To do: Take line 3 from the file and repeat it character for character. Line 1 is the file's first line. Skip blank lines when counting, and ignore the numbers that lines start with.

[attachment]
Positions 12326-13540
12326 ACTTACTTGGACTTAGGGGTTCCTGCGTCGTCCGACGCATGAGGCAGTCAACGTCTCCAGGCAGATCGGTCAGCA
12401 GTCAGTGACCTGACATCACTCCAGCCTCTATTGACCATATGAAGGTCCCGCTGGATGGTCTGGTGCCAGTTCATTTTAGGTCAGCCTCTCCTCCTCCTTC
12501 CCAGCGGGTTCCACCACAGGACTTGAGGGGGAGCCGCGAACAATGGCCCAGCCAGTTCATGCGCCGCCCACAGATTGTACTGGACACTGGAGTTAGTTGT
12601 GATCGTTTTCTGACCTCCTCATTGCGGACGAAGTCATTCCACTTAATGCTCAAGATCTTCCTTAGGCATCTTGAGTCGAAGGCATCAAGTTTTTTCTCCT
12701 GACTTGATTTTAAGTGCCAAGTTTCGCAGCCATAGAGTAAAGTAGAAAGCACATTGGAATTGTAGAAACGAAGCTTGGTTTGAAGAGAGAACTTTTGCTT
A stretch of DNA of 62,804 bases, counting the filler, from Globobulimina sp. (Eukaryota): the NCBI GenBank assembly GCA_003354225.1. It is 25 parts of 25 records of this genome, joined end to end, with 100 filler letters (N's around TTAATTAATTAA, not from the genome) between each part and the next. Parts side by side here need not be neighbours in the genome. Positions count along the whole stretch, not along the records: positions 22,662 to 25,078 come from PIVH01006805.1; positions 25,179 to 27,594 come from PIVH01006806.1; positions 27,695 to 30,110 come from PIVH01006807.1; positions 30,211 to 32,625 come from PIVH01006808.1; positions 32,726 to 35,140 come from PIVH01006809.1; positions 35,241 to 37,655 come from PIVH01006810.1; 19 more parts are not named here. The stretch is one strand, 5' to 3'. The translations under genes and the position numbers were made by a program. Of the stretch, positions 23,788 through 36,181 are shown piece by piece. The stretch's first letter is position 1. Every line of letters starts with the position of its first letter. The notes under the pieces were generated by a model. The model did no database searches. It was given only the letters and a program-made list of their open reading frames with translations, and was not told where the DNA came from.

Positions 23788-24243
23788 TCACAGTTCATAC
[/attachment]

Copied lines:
12401 GTCAGTGACCTGACATCACTCCAGCCTCTATTGACCATATGAAGGTCCCGCTGGATGGTCTGGTGCCAGTTCATTTTAGGTCAGCCTCTCCTCCTCCTTC